Pamela continues to sit on the NHS Core Learning Unit E-learning Programme: Food and Nutrition Technical Management Group to help provide the first in-house training for the NHS around food and nutrition. The e-learning course was launched in early June.
Pamela also continues to liaise with the Sector Skills Councils for health, care, and hospitality. This quarter she contributed to a consultation workshop for Skills for Health about health care training for the 'third sector', and attended a conference organised by Skills for Care in South-East London.
Although the project has already been operating for several months, Jenny Jones, Chair of the London Food Board, publicly launched this project on 15 February, at Marlborough Primary School in Bexley.
The first round of recruitment focused mainly on hospitals and, apart from one primary care trust, the training so far has been provided to hospitals only. Despite this bespoke approach, the number of courses run has met or exceeded targets already.
Recruitment activities are now focusing primarily on care homes, and particularly in the South-East of London, in the hope of achieving a notable 'borough-level' momentum.
Although no trainees have been recruited from prisons so far, Pamela has a number of influential contacts in the prison service, including Alan Tuckwood, head of catering for all of the UK's prison service.
As short courses began it became apparent that the content did not always incorporate skills for healthy and sustainable food. This has provided an opportunity to develop new training materials.
As well as devising and running courses, and recruiting trainees, this project will also promote the healthiness and sustainability of food to organisations in a good position to implement changes now and in the future. We are already making good progress on this.
After becoming project officer on 1 October 2007, Pamela spent some time researching key documents and existing courses on food and nutrition for hospitals and care homes in the UK, and consulting on the content of the proposed training courses. Pamela established which of the courses were most useful for this distinct sector, and what was missing.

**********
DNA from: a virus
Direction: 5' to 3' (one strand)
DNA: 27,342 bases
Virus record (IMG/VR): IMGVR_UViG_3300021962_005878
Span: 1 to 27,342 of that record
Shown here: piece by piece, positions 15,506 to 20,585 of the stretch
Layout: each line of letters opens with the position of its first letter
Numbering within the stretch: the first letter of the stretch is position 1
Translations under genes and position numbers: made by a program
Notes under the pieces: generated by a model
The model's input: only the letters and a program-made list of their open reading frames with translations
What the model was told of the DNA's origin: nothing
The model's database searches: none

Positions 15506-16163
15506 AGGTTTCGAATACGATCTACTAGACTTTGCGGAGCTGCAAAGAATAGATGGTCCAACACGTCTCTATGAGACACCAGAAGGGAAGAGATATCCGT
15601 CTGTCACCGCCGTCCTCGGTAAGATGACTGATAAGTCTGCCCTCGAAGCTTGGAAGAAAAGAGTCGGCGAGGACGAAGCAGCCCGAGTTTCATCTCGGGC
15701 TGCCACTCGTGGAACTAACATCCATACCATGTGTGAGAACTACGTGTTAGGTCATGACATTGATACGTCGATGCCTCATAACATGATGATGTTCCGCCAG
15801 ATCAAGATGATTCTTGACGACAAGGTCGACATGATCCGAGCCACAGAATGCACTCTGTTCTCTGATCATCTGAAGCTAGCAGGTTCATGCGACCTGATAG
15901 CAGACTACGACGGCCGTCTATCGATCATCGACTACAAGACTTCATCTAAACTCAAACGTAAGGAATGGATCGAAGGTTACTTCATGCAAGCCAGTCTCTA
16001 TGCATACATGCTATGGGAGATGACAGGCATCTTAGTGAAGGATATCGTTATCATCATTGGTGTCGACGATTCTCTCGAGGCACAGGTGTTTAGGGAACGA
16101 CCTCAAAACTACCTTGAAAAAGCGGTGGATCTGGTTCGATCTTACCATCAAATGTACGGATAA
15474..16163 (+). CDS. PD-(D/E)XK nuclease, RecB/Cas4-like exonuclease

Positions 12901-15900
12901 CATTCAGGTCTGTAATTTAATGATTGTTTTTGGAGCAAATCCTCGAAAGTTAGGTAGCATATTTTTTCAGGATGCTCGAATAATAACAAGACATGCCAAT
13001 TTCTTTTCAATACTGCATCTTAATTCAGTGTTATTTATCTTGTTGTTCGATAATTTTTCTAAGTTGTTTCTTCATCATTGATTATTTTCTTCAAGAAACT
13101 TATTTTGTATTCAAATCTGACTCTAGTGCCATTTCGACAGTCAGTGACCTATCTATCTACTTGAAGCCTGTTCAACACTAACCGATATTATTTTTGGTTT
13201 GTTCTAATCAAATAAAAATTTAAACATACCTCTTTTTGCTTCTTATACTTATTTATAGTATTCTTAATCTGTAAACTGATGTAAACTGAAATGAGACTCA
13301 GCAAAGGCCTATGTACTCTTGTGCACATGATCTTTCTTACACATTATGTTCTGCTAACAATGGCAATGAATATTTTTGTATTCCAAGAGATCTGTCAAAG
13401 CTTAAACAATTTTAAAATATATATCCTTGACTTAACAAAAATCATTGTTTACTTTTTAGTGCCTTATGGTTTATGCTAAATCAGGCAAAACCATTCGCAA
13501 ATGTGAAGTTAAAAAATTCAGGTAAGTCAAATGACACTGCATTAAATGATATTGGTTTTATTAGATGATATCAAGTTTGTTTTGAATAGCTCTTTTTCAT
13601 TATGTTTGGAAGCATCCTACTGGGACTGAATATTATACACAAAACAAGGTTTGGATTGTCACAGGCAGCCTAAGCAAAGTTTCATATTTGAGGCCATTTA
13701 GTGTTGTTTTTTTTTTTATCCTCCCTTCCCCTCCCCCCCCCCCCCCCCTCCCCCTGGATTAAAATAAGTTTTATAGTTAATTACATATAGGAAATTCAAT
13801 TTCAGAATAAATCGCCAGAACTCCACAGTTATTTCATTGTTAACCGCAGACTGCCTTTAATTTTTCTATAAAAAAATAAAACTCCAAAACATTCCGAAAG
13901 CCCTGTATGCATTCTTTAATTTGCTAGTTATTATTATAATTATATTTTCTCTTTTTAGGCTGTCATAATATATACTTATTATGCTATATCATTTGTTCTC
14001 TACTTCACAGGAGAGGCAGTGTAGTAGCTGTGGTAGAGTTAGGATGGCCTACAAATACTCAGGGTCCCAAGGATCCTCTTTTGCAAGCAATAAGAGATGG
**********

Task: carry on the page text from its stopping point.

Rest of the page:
In November, the draft course content for schools was amended to incorporate the specific needs of hospitals and care homes and Pamela will help Lewisham College to develop the content of the short courses.
The NHS Core Learning Unit is producing the service's first internal training programme on food and nutrition, and Pamela attended this e-learning programme's technical management group meeting on 11 December. The programme's first priority module, due for completion in May 2008, deals with the 'customer care' aspects of presenting the food to patients.
Sustain's Good Food on the Public Plate team, and Pamela, are also co-ordinating efforts with the Soil Association, which is planning to develop the Food for Life (FFL) schools food standards for other public sector institutions. Fiona White, FFL representative for London, was invited to the Good Food Training project's steering group meeting in December.